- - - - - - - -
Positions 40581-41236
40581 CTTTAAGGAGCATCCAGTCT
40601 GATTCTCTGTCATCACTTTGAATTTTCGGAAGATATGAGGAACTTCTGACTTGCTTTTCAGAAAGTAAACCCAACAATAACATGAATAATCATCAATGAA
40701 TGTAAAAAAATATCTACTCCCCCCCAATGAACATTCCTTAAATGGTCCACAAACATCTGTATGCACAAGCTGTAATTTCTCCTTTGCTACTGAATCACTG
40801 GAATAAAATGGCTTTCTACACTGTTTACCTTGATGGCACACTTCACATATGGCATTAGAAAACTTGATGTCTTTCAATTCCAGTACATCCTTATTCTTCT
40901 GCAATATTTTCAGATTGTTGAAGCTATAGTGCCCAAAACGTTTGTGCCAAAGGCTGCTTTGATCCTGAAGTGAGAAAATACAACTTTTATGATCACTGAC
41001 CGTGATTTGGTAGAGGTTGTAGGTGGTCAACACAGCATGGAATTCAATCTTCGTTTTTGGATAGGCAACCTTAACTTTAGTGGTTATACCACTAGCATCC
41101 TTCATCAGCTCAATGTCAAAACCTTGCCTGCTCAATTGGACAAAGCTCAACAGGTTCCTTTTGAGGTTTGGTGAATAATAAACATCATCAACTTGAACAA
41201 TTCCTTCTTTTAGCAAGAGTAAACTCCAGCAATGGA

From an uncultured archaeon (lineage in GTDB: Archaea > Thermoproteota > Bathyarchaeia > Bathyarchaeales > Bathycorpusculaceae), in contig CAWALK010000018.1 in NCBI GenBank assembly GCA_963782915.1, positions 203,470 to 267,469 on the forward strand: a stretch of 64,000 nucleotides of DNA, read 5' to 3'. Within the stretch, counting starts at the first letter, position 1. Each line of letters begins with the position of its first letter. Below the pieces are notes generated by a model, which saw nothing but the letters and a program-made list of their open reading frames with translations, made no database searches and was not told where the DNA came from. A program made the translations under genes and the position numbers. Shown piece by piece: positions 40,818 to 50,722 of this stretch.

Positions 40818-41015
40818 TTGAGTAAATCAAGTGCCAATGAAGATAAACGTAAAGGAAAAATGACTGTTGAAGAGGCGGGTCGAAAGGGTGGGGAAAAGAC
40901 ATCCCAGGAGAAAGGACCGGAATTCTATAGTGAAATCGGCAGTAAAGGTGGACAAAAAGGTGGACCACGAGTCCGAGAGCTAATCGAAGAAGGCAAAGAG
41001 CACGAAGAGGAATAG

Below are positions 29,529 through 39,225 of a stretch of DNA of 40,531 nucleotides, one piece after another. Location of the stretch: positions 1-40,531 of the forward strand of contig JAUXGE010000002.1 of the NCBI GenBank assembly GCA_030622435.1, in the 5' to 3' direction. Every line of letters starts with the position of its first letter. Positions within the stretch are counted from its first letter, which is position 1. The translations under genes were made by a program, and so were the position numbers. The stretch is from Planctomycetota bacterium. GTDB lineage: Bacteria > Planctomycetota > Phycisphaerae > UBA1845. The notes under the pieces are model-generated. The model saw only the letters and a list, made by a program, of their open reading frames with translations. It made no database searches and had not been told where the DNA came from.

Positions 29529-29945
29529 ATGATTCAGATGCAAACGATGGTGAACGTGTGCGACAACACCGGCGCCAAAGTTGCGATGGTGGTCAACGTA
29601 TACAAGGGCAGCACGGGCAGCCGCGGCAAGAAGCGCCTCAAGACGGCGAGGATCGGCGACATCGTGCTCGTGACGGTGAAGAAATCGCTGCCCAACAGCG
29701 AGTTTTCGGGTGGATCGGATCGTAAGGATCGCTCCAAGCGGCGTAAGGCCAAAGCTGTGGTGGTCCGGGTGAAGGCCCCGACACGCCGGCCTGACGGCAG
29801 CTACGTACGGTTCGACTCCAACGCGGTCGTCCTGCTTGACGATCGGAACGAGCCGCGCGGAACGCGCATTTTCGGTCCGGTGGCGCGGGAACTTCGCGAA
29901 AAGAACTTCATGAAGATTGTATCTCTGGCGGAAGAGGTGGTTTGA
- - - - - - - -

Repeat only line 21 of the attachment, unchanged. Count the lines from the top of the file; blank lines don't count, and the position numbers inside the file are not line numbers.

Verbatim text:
29901 AAGAACTTCATGAAGATTGTATCTCTGGCGGAAGAGGTGGTTTGA